They believe there is no understanding of how the YouTube algorithm works. It’s one of the platform’s most carefully guarded secrets, after all.
Except it isn’t.
In a research paper updated in 2016, a team of Google engineers showed their ideas about how videos might be surfaced through YouTube’s recommendation engine for better user experience.
While it did not get much attention at that time, it has lots of relevance to the YouTube of today since, base on YouTube’s Chief Product Officer, 70% of YouTube views now come through this recommendation engine.
Most of the discussion about getting views on YouTube concentrates on YouTube SEO, social media promotion, and gaining subscribers. While these contribute to the discovery of your videos, alone they do not unlock the lion’s share of views you stand to gain from YouTube’s recommendation engine (via YouTube’s homepage and “recommended for you” suggestions).
If you wish to get more video views in the long term, you should know a few things about how the YouTube algorithm works in 2019.
How the YouTube algorithm works
According to research paper updated by Google engineers Jay Adams, Paul Covington, and Emre Sargin, they break down the signals they utilize to rank videos for YouTube recommendations:
- Click-through rate (the likelihood of somebody clicking on your video after seeing it)
- Watch time (the mixed amount of time that viewers spend viewing your videos)
- How many videos the user has seen from your channel
- How recently the user viewed a video about this topic
- What the user has searched for in the past
- The user’s previously watched videos
- The user’s demographic info and location
The first three signals are the only ones you could influence directly. The rest rely on factors outside of your channel in order to personalize the recommendation.
These Google engineers even state that their last ranking goal is “generally an easy function of expected watch time per impression. Ranking by click-through rate usually promotes deceptive videos that the user doesn’t complete (‘clickbait’) whereas watch time better captures engagement.”
Some may interpret this to mean that optimizing for click-throughs will get you penalized by YouTube, however, that’s an enormous misunderstanding.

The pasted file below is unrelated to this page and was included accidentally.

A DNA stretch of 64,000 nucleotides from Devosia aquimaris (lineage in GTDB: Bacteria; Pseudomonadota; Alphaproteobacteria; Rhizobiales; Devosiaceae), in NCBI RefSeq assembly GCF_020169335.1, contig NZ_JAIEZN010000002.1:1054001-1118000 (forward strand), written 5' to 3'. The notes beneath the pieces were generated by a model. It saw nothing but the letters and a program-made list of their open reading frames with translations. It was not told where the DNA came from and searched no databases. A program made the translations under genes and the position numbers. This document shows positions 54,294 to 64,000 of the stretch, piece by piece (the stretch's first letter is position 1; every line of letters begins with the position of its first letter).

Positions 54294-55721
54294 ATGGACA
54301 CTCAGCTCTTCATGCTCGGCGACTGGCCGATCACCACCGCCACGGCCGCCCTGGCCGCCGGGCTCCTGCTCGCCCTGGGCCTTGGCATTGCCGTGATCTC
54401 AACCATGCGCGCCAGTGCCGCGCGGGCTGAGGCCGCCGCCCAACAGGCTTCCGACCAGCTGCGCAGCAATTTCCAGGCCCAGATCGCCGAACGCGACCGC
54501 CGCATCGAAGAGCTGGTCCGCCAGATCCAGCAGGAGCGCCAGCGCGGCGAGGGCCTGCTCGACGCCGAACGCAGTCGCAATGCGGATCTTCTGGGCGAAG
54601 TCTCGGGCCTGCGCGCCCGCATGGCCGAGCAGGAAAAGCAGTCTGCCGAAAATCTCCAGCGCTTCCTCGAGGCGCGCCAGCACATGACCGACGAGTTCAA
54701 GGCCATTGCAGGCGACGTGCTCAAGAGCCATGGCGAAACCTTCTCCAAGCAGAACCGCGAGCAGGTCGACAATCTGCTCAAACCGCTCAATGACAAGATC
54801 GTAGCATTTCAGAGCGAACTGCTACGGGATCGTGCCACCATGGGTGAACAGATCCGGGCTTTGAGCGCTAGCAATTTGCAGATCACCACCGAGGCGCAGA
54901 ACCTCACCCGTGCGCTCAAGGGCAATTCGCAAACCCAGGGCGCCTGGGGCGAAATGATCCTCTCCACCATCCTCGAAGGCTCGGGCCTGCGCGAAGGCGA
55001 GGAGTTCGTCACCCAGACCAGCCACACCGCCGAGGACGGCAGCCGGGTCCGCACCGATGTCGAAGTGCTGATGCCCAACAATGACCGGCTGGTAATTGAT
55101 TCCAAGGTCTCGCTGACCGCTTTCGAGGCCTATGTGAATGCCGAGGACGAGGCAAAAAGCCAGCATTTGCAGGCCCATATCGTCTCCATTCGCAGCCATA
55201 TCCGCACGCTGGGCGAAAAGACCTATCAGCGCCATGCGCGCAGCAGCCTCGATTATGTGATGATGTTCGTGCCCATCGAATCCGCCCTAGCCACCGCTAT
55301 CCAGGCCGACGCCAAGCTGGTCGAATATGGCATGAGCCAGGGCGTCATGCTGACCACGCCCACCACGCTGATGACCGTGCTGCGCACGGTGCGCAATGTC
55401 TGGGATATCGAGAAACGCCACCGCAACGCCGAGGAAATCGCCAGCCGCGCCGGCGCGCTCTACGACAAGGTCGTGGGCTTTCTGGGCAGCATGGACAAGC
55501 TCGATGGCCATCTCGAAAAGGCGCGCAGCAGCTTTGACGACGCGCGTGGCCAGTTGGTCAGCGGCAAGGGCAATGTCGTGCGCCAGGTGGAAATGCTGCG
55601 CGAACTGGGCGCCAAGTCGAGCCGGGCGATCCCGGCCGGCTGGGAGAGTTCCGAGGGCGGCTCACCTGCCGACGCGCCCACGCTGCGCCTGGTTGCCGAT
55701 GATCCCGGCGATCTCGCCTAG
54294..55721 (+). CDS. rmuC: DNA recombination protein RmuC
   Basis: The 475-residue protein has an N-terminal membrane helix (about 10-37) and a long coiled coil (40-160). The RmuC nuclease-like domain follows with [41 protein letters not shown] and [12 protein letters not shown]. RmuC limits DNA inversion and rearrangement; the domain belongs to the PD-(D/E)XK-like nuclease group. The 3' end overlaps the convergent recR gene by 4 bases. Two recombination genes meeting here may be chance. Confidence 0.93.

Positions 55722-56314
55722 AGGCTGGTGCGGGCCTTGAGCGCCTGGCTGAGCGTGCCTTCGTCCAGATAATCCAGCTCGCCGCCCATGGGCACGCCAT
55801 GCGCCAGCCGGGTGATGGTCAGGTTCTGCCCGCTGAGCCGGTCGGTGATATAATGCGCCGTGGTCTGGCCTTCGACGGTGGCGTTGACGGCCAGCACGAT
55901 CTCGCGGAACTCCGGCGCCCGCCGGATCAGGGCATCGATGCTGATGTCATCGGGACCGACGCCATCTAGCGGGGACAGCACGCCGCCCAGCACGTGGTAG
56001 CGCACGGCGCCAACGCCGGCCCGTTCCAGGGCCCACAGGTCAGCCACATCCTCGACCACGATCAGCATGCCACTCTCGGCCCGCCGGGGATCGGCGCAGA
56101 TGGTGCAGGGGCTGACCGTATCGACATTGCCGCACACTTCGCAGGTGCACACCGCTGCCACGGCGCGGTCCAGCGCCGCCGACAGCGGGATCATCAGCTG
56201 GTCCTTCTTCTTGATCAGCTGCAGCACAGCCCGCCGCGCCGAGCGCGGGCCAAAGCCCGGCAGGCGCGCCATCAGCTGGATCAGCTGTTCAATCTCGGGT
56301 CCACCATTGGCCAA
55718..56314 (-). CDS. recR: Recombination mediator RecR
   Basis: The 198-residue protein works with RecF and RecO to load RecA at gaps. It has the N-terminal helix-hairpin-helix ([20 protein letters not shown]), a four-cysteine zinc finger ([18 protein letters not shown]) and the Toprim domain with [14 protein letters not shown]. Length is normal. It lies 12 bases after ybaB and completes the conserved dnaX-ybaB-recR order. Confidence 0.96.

YouTube is just penalizing bait-and-switch tactics—overpromising before the click and delivering disappointing content after it. Click-through rate is still as vital as ever. You coul not generate lots of watch time for YouTube without getting clicks first, after all.
You coul even see these priorities reflected in YouTube Studios: YouTube’s new analytics dashboard.
Under the Reach Viewers tab, you coul see the following metrics, which together illustrate YouTube’s new emphasis on click-through rate and watch time:
- Impressions: How many times your video thumbnails were shown to viewers as a recommended video, on the homepage, or in search outcomes.
- Traffic sources for impressions: Where on YouTube your video thumbnails were shown to potential audiences.
- Impressions click-through rate (CTR): How often users watched a video after seeing your thumbnails (based on logged-in impressions).
- Views from impressions: This measures how often audiences viewed your videos after watching them on YouTube.
- Watch time from impressions: Watch time that originated from people who saw your videos and clicked them on YouTube.
Rethinking “clickbait”: The relationship between click-through rate and watch time
Over the past few years, you have likely seen articles about YouTube’s war against clickbait as the platform was flooded with misleading video thumbnails and exaggerated titles attempting to game the algorithm.
As a result, the pendulum swung towards watch time as the important signal for guaranteeing the quality of a video. Many YouTube creators reacted by abandoning the tactics that helped them capture attention while competing against the lots of hours of video content uploaded every minute to YouTube.
Only that did not work either.
In a Q&A about prioritizing signals in the YouTube algorithm, one of the same Google engineers from the aforementioned paper admitted, “It’s constantly a struggle because mostly you are combating abuse at the same time. So when you optimize for click-through rate you get clickbait, and when you optimize for watch time, you get incredibly long videos.”
If a video has a high click-through rate but generates low watch time, then it’s clickbait no doubt. But if attention-grabbing thumbnails and titles make people click on through and view your videos, then that is not only fair in YouTube’s eyes—it’s ideal.
And that brings us to the crux of my point: If you wish to get more views via YouTube’s recommendation engine, you should optimize your channel and your videos for both click-through rate and watch time.
As YouTube’s algorithm changes, one thing remains the same
YouTube’s algorithm has changed a lot over the years, each time leaving creators and brands scrambling, wondering why the strategies that they once relied on are not working anymore.
However, even as the YouTube algorithm evolves, remember that the platform’s goal remains the same: Get more people watching and engaging with more videos on YouTube. And that is not all that different from yours.